Home FEATURES The thrill is in the chase! Oliver Enwonwu’s interview will inspire you

The thrill is in the chase! Oliver Enwonwu’s interview will inspire you

by InlandTown Editor
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It was a breezy morning during the so called August  break, as I drove to the Omenka Arts Gallery to interview its curator, Oliver Enwonwu who himself is the son of the legendary late African artist Ben Enweonwu. The Omenka Gallery is located is located in one of Ikoyi’s most scenic locations, nestling quietly beside the lagoon.

I meet Oliver 30 minutes after I arrive, after we settle down for the interview. I watch closely for similarities in features between him and his  famous father whom I have only seen in photographs, to me their resemblance is unmistakable. For someone walking in such big shoes Oliver is carving a sizable niche for himself as Director, Omenka Gallery, Editor, Omenka magazine, and President of the Society of Nigerian Artists.



ILT: Would you say since your father was Ben Enwonwu, this path was already pre-ordained for you to follow?

OLIVER…My path was a call; as a child, my drawings and paintings used to attract commendation.  During my primary school years at St. Saviour’s Ikoyi  I won prizes.  Through my years  at King’s College I became college decorator because of my artistic pursuits. Funny enough, even though  I had a distinction as a science student, my love for art was so obvious.

I studied biochemistry in Unilag as a first degree; It was during my school years  I actually had my first exhibition with Alliance Francais. My second degree was Applied Geophysics and I graduated at the top of the class. It became an internal struggle again.  At this point, I wanted to prove that artists are not intellectually dysfunctional or intellectually lacking. Then I went to get a Masters in Artistry and the rest as they say is history.

I am currently President of  the Society of Nigerian artists, I run the  gallery, I am also publisher of  Omenka magazine. I have come to appreciate my experience in other fields because they have rubbed off on my art. However, if I come back again I wouldn’t think twice about choosing art instead of running around in circles [even though I believe no knowledge is lost ], I would  choose art over and over again.

ILT: What is your Ultimate goal for Omenka Gallery?

OLIVER: Omenka right now is ranked as one of the top ten galleries in Africa , eventually, I want Omenka to be ranked among the top ten in the world, to represent emerging and established artists. Even though Sotheby’s is an auction house and our’s is primary art market, I admire their long history.  A business should not die when the progenitor has passed; there must always be a way to pass on the business. Permanency is the word, like Ford, Mercedes Benz, Sotheby’s have been on for over 100 years, I would want to emulate that kind of structure, that is, to pass on the Omenka brand to the next generation.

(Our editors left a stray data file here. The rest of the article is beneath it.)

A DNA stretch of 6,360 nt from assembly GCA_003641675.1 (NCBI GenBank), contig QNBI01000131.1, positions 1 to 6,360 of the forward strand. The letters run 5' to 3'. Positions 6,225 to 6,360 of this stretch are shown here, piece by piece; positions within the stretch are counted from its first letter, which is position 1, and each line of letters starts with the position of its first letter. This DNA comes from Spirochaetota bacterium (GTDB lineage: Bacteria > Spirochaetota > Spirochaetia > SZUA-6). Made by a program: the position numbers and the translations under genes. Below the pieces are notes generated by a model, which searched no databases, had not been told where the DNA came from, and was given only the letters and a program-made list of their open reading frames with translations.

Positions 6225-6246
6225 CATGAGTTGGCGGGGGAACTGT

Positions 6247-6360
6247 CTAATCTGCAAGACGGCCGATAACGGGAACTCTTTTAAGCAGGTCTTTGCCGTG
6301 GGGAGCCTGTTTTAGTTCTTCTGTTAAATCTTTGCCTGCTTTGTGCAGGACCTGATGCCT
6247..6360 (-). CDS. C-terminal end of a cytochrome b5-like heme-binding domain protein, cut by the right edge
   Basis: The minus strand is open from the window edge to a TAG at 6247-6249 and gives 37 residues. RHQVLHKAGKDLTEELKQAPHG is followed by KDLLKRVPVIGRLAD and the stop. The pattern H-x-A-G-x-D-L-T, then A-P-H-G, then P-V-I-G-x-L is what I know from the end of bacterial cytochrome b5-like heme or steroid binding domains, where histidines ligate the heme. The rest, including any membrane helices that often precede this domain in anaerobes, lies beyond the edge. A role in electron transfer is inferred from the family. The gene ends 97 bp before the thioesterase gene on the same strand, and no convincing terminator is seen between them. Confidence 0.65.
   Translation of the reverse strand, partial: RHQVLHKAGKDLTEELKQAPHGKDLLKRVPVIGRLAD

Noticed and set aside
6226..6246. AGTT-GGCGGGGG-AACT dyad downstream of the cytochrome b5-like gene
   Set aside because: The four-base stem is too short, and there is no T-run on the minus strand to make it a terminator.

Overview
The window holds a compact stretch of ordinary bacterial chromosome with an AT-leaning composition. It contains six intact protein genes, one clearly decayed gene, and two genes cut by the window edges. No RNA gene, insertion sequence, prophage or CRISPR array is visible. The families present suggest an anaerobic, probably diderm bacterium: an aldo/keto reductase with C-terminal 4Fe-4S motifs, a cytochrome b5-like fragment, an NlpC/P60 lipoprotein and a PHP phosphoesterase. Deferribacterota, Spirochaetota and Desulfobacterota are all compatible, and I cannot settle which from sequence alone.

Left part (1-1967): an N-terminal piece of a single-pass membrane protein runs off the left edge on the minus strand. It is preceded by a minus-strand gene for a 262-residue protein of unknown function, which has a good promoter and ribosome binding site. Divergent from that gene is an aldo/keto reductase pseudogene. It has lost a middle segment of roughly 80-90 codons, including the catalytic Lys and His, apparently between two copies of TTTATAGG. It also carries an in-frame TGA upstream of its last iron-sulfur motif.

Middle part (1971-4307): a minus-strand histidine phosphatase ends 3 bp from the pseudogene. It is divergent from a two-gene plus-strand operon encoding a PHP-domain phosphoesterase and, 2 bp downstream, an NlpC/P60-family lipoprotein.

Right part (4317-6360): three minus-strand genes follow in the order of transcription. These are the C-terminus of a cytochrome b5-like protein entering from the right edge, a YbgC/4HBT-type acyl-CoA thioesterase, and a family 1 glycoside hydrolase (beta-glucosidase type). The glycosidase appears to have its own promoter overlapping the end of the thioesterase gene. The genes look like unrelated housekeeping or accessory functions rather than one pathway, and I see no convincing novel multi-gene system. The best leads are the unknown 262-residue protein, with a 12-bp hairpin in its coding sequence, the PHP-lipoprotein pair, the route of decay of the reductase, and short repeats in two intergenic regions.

ILT: What are the challenges of running a gallery in Nigeria?

OLIVER: It is challenging not only for art galleries but for other businesses.I think the major problem is constant power supply; that is generating your own power supply, generating water and everything else. This scares away foreign investors because they don’t see structures in place. I am hoping that with the new government in place will live up to their promises and ensure power supply, it is not right that in this century, Nigeria or any other country should be grappling with constant power supply.



ILT: Do  you think Nigeria has a conducive business environment that patronises the arts?

OLIVER: I think things are getting better in the art business in comparison to ten years ago in Nigeria. With the  coming up of secondary art markets and auction houses, the prizes of art works are going up as high as #30 million. There is a lot of hope for Nigerian and African art when international auction houses like Bonham are devoting entire auctions to African art. Things are beginning to change; of course we need more clients, of course, we need more collectors because we have small community of collectors in Nigeria. Now, there is a growing attention on Nigerian and African art, it has never been this good.


Ben Enwonwu and the queen

His legendary father Ben Enwonwu with Queen Elizabeth photo credit: bbc.co.uk